Each of the three courses had its own set of requirements, which the learning material had to accommodate. But all employed the same video format uploaded onto the Telegram app, Ethiopia’s most popular social media platform. Some videos were bite-sized and straight to the point for busy participants, whilst others were longer and more technical. To keep momentum going through the most demanding course, gaming rewards could be collected, and the most interactive participants were visibly recognized each week. Certificates were also offered upon completion, to encourage students to see them through to the end. As word of the engaging courses spread, one of them grew from 100 students initially, to over 700 by the end.
Beyond the courses’ core material, voluntary quizzes and live discussions were organized on Saturdays. Each session always had a popular and lively dialogue, and the team were astounded at how interactive the participants were. Indeed, active discussion and experience-sharing was seen throughout the courses, in total contrast to the taciturn students the team had previously observed in the classroom. Such is the cultural norm in Ethiopia, to remain guarded and to not disclose too much about oneself.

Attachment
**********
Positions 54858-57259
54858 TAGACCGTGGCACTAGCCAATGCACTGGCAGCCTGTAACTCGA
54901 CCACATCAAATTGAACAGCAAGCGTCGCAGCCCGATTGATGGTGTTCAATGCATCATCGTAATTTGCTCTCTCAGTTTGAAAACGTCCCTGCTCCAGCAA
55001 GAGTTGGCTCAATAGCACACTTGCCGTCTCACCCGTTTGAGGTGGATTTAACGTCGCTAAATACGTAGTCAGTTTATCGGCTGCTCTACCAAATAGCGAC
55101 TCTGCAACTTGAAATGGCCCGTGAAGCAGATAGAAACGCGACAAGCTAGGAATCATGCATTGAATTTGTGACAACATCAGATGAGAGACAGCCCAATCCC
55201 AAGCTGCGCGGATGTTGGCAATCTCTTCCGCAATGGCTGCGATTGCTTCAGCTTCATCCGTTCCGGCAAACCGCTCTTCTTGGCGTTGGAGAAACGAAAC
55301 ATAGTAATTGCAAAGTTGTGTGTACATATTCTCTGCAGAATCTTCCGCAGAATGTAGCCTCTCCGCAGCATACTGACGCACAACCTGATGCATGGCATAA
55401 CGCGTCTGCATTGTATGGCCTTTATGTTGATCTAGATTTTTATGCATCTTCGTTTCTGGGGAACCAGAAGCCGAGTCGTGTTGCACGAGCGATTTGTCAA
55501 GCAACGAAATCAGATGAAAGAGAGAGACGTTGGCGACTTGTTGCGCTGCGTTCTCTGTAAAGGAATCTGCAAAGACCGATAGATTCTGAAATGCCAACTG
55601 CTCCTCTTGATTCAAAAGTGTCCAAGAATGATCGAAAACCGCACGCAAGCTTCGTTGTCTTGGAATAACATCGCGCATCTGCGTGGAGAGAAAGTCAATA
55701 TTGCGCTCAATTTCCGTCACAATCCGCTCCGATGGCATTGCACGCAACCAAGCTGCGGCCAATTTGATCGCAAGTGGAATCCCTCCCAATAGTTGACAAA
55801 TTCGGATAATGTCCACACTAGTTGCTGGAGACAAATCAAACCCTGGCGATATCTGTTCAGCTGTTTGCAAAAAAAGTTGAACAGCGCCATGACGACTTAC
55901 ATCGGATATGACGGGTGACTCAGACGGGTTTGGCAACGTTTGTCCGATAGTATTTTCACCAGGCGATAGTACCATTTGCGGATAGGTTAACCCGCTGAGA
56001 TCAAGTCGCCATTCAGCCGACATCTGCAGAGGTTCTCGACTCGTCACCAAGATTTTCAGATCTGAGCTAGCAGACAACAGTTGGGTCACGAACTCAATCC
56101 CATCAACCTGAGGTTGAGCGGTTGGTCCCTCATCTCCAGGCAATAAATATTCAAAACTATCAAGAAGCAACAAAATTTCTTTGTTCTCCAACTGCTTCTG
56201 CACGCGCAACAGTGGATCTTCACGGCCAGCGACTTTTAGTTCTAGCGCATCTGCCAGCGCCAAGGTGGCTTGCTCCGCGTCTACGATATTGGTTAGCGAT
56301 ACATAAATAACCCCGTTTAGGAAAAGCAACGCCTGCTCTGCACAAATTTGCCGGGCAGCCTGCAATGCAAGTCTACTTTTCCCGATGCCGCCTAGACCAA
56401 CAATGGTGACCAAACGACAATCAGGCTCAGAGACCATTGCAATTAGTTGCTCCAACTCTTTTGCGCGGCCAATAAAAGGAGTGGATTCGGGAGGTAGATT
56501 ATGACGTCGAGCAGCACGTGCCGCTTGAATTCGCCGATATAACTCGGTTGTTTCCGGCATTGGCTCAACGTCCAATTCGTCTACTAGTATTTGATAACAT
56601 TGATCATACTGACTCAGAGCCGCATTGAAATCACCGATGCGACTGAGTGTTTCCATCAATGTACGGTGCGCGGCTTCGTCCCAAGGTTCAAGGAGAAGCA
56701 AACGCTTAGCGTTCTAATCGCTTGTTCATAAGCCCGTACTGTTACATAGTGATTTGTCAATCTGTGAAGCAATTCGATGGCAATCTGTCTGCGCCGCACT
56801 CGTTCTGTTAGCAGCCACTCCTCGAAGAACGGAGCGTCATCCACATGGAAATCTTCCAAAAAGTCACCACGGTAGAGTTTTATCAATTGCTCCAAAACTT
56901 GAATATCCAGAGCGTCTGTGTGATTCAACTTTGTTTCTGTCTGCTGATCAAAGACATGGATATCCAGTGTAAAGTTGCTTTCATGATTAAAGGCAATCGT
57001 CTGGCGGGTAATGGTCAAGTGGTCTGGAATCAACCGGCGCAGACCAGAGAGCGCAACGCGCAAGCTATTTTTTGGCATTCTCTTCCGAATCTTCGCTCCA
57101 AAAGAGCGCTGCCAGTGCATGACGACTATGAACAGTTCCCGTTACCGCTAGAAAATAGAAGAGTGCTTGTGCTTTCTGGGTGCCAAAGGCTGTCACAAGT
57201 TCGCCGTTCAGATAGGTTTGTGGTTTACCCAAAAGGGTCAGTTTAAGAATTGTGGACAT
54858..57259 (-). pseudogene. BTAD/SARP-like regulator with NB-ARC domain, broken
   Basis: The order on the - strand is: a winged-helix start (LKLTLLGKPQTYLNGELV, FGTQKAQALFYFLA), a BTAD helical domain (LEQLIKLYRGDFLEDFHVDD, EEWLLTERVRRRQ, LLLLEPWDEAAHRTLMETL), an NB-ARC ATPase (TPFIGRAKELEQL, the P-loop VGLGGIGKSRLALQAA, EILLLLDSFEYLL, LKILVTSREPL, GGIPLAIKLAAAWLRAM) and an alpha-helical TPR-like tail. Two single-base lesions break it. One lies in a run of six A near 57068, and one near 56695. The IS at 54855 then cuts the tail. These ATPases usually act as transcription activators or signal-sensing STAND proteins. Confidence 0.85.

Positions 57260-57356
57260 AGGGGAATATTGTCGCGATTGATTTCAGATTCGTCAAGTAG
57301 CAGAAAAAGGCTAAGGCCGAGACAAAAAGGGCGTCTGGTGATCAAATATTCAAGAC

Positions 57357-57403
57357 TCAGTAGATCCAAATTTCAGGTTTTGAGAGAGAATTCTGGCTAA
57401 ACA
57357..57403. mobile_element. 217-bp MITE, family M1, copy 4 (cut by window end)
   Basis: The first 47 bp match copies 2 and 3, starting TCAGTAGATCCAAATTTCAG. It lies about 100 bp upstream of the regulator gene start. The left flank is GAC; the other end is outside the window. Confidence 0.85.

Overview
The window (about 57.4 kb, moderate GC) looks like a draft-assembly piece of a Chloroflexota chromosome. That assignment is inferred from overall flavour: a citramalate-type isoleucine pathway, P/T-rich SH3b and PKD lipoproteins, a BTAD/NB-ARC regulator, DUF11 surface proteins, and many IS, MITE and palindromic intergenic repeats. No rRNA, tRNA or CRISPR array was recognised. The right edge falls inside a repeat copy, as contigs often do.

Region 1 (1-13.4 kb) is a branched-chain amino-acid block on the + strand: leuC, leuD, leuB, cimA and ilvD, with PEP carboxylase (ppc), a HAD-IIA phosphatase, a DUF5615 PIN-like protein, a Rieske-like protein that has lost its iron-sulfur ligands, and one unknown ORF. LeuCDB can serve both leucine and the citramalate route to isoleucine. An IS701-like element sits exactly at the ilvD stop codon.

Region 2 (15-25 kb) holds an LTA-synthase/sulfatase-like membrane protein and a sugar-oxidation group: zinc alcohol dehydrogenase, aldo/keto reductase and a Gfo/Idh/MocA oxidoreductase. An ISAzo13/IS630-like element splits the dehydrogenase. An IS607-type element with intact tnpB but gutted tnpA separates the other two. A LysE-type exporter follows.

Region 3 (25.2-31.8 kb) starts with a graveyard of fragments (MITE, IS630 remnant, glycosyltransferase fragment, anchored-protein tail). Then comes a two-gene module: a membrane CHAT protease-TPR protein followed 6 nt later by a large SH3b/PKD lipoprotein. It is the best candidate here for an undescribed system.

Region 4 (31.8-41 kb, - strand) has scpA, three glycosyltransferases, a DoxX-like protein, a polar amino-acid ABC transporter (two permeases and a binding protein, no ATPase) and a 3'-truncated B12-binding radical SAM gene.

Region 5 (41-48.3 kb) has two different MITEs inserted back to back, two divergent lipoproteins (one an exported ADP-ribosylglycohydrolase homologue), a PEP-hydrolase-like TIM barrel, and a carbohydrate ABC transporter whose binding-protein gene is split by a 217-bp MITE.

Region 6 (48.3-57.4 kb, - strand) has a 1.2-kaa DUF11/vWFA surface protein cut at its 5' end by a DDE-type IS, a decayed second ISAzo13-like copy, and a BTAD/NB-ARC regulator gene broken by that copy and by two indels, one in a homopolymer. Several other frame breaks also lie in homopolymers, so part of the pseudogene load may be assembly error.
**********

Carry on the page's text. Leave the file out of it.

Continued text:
The courses’ style was specifically developed to nurture this social-learning community, where peer-learning and collaboration were as important as traditional teaching. “Some of the student discussions were so open, that we [the ARC team] gleaned new information about the happenings within textile factories, particularly about their overuse of bore holes. The spread of the participants made the level of debate all the more heartening, as it ranged from: students, to textile workers, to industrial heads – to even the mayor [of the capital city, Addis Ababa]. All of them engaged in lively, respectful conversation.” Anna tells us.
As the world begins to open back up, and with it the possibilities of a return to normality, a hybrid format is envisaged for the future of ARC’s training programs. Lab work at the institutions and field visits will be combined with the online learning platforms, but the traditional classroom paradigm will be abandoned. “These are busy people, and we really need to rethink how we approach professionals with new content. It has to be adapted to fit their schedules which is already packed with work, commuting, child and elderly care, and other social commitments.” says Anna.
Whilst much of the rest of the world complains of ‘Zoom fatigue’ and the detriments caused by diminished interaction from online learning, the opposite seems to be true for the team’s new course style. They have stumbled on the magic sauce for breaking down cultural standards, helping to develop open dialogue in an ordinarily reserved society. And a country-wide network of connections and best-practice is developing as a result. As the platforms will now be available to a wider audience than before, this efficacious network is only set to grow in the coming years.